The 400m hurdler spoke to Emily Moss about his pre-race nutrition, 2015 successes and his hopes for the future
Having won all the national titles on offer to him this year, 400m hurdler Joe Fuggle reveals the secret to his success: a pre-race Nandos.
Just as Usain Bolt was famous for eating chicken nuggets before his first global titles, 16-year-old Joe admits that after training he often tucks into 20 nuggets and chips before getting the train home. Despite this, he has won gold medals at the English Schools, SIAB Schools International, England Athletics under-17 Championships and UK School Games this year.
However, before winning the England Athletics title in a PB 52.88 to take him to seventh on the UK all-time list for his age group, the talented Tonbridge athlete opted for another form of fast food.
He explains: “In the heat I ran the worst race of my life and came second in 57.07. I went back to my pre-race ritual, the ‘cheeky Nandos’, which in this instance knocked off 4.18 seconds. A Nandos before a big race works wonders for me.”
On a more serious note, Joe is clearly a talent and he credits his coach, David Hull, who first encouraged him into the one-lap hurdles event.
Yet his first 400m hurdles race was not all plain sailing, as Joe explains: “I went off the wrong leg and face planted on the first hurdle. I got up and had my first 400m hurdles walk of shame.”
But clearly Joe has since mastered the art of hurdling and has not looked back. He is part of a strong training group which includes English Schools combined events champion Lewis Church, Harry Kendall, fifth in the decathlon at the English Schools, Kent combined events champion Scott Thomson and 46.98 400m runner Luke Smallwood.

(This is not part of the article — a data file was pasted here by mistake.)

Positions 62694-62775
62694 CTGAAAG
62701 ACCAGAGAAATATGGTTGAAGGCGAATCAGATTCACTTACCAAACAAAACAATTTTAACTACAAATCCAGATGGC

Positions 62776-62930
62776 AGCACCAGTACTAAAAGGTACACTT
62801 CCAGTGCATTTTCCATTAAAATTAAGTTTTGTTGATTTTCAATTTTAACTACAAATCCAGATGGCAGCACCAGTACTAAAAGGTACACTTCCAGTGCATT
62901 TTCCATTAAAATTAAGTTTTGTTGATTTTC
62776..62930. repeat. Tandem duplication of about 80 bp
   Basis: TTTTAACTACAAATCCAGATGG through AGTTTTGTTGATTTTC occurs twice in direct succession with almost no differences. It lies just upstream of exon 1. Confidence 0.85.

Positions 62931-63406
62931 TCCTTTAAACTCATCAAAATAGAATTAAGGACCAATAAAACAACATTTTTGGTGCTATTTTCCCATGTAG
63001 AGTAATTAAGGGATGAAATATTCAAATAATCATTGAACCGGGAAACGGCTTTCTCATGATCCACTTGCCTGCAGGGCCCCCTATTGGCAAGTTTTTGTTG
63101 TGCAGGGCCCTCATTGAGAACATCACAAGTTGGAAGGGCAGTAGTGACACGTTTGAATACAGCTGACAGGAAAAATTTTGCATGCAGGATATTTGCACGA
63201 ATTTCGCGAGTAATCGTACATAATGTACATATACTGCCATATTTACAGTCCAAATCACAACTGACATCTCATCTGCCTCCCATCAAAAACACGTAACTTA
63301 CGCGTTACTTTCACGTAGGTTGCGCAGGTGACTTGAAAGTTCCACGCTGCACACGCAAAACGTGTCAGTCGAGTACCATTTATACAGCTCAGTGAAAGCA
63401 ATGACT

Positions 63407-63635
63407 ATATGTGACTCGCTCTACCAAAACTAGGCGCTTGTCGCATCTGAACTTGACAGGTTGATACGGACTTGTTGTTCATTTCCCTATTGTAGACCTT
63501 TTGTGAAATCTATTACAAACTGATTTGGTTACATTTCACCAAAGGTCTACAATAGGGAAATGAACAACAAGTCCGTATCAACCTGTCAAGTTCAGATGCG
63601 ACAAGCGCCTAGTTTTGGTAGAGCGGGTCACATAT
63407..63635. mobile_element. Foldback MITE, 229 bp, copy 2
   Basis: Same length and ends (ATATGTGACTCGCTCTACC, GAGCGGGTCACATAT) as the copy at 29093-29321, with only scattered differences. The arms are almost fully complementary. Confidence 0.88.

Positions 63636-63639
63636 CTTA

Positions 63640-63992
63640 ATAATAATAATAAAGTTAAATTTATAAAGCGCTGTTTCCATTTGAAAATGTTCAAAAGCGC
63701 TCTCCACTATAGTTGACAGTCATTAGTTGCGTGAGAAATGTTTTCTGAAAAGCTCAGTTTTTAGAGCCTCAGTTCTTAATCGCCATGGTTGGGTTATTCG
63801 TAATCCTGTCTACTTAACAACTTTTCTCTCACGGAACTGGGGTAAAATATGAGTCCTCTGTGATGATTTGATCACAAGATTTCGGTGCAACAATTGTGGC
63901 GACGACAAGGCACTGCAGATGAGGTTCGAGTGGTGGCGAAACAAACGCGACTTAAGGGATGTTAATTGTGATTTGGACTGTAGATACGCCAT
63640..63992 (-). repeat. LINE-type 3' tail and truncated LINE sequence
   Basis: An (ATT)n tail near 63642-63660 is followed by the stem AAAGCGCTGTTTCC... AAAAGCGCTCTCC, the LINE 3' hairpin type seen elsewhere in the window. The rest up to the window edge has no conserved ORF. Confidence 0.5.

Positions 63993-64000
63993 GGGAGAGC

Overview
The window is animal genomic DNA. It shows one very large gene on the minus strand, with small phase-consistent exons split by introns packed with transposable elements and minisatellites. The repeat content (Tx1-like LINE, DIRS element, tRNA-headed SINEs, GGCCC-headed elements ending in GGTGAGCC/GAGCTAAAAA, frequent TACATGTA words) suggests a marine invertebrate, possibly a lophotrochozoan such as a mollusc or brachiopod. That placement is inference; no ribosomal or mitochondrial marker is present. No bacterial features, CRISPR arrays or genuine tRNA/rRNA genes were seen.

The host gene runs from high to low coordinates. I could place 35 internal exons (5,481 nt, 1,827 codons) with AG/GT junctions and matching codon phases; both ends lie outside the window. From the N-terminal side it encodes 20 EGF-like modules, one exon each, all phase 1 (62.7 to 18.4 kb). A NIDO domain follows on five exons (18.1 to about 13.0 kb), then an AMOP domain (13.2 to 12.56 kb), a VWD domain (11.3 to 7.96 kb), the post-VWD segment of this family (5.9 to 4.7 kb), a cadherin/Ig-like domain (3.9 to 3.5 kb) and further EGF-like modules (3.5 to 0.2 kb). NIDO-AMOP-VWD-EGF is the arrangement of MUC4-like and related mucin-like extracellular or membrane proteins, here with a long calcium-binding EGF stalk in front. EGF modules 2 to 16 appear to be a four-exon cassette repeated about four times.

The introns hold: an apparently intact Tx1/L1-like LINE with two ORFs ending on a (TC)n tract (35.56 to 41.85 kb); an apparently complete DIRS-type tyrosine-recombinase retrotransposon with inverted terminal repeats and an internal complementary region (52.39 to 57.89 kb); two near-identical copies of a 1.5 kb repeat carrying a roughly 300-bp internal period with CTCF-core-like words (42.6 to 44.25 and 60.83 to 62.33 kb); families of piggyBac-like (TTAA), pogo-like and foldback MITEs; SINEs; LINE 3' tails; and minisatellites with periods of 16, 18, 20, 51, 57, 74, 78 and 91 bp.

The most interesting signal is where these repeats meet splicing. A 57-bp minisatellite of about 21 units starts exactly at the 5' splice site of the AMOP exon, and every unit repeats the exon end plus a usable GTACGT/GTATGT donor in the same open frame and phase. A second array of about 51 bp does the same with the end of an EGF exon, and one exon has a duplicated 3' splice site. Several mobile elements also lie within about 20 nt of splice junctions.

Speaking of his training partners, Joe says: “In my group we have a lot of banter. Luke Smallwood, my training partner, had an under-17 PB of 53.76, and for a while I was 0.01sec slower than him and one place below on the all-time list and that was just what he needed to pester me.
“Therefore, running 52.88 was the perfect way to shut him up and turn the tables. I am also known in the group for taking forever to do anything, especially warming up and changing my shoes.”
Joe has come a long way in 2015, improving his time by nearly three seconds. “Last year I came third in the English Schools and it was the best day of my life. This year I topped that on many occasions,” says Joe.
Reflecting on this year, he adds: “Overall I have been very happy, but it has had many ups and downs. Losing my first race of the season was a massive shock to me and I was hoping to gain selection for the Commonwealth Youths, but due to the early team selection and my late peak in form, I couldn’t do that.
“On the other hand, finishing the year tenth in Europe for the under-18 age group and second of those still under-18 next year was a huge surprise.”
He continues: “I was so pleased to win all of the national championships, have so much of an improvement and also gain my first international representation, which was definitely the highlight, although it was closely matched by winning the England under-17s and getting a ‘Leonard the lion!’”
Studying PE, psychology and business at Uplands Community College in Wadhurst in East Sussex, the ambitious athlete already has his sights set on making a smooth transition to under-20 level next year. He explains: “Year one is getting used to the new height hurdles, improving speed and strength, and working on a new stride pattern to increase speed between hurdles.
“My long term aim is to compete in the European or World Junior championships. However, next year my focus will be on getting selected for the inaugural under-18 European championships in Georgia and aiming to win a medal.”
You can find further performance stats on Joe on Power of 10 here.
» Support young athletes via the Ron Pickering Memorial Fund, see rpmf.org.uk